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If there is one aspect to riding that still, to this day, befuddles me, its suspension. I know what preload, rebound, and compression "Do", but anything I read or watch about what behaviour the bike has, and what to adjust to change it, never sticks in my brain.

I've even thought of looking for a multi-day suspension clinic somewhere that offers hands on style instruction "Here is an R6 frank and the settings are all fucked......fixit" kind of format.

After 25 years if riding, I think I should be able to dial in my suspension and make adjustments on the fly. But, in reality, I say someone to do it for me, then set it and forget it. Anyone else in the same boat?
 

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If there is one aspect to riding that still, to this day, befuddles me, its suspension. I know what preload, rebound, and compression "Do", but anything I read or watch about what behaviour the bike has, and what to adjust to change it, never sticks in my brain.

I've even thought of looking for a multi-day suspension clinic somewhere that offers hands on style instruction "Here is an R6 frank and the settings are all fucked......fixit" kind of format.

After 25 years if riding, I think I should be able to dial in my suspension and make adjustments on the fly. But, in reality, I say someone to do it for me, then set it and forget it. Anyone else in the same boat?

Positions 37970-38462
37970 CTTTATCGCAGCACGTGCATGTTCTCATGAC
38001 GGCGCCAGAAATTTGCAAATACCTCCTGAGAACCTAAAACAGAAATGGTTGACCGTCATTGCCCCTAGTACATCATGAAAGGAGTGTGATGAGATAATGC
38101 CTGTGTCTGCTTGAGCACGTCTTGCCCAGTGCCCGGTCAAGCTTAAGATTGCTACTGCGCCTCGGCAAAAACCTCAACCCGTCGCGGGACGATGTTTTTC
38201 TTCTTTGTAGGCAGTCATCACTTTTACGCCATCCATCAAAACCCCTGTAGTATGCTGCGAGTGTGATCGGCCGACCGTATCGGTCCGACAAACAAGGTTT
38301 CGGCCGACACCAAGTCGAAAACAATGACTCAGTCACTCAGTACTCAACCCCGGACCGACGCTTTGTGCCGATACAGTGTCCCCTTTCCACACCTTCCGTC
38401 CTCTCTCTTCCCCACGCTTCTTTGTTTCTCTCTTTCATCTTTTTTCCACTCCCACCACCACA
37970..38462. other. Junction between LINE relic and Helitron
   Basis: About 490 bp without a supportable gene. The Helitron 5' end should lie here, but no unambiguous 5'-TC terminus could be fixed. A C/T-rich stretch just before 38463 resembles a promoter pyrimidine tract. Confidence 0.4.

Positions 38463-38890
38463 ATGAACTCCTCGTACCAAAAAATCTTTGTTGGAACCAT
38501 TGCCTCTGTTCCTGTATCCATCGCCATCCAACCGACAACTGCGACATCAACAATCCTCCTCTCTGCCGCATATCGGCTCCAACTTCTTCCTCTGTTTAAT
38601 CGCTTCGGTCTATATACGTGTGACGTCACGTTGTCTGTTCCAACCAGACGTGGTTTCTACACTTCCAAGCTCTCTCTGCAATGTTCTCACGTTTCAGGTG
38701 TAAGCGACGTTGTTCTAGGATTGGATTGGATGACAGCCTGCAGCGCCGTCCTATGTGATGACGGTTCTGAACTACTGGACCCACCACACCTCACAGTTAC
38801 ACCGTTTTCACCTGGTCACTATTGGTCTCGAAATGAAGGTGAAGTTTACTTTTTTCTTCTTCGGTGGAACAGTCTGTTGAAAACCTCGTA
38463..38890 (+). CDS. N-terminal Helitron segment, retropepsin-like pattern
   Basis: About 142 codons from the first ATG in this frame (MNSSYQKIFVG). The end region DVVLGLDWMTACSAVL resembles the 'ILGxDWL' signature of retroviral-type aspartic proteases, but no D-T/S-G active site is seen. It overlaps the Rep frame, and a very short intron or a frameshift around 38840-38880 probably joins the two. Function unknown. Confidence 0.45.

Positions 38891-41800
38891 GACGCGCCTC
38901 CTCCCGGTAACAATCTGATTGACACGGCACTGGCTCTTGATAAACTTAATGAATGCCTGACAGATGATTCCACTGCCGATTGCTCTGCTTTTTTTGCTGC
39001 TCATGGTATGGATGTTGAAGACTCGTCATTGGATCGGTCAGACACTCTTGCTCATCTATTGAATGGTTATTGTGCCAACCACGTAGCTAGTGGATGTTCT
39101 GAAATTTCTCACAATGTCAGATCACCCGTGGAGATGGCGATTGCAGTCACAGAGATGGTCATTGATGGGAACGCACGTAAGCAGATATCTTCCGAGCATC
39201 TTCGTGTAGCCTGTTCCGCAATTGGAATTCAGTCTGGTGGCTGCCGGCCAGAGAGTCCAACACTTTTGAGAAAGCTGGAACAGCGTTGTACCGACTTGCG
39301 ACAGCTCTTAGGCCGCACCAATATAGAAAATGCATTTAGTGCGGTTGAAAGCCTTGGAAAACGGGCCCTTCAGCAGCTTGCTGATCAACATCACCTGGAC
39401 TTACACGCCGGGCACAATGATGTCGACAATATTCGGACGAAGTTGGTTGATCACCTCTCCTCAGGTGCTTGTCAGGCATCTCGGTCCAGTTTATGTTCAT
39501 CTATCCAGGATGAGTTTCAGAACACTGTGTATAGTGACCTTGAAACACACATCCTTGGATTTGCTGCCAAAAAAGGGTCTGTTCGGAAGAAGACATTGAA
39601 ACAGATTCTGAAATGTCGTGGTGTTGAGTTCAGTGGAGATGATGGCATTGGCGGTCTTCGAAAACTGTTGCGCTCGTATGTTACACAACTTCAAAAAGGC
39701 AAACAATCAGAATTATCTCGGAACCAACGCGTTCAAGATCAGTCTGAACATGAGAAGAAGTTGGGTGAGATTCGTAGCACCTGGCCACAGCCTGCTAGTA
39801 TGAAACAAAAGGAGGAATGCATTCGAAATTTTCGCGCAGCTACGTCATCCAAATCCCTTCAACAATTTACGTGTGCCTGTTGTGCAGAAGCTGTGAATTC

Yup. It's all Greek to me and I took Mechanics 10, Mechanics 11 and 3 block of Mechanics 12 in high school.
 

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CDG..... to be honest it can be confusing at times as I find everyone has there own opinion on how they them selves like suspension set up. I have been lucky enough the last couple years to take Dave Moss's suspension classes at The Ridge, last year Dave had all of us dial the suspension all the way back so it felt like we were riding a marshmallow then riding a couple laps at 50%
After every time out on the track Dave would have us adjust the suspension until we could noticeably feel the difference and dial-in to what felt correct for our riding style. Good, Bad or Indifferent it taught us how to feel the differences and adjust ourselves.

Something to think about for next year when Dave Moss comes back up around this area.
 

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Thanks for that. That's how I used to do it. Go out for a half day by myself with my screwdriver, ride full soft, then full hard, then make big changes, then subsequent smaller changes. Just don't seem to want to go out by myself much these days. Ride days are less than plentiful these days. I think a track day where that service is offered is the way to go
 

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interesting, this is something i find is very common amongst even the most experienced riders..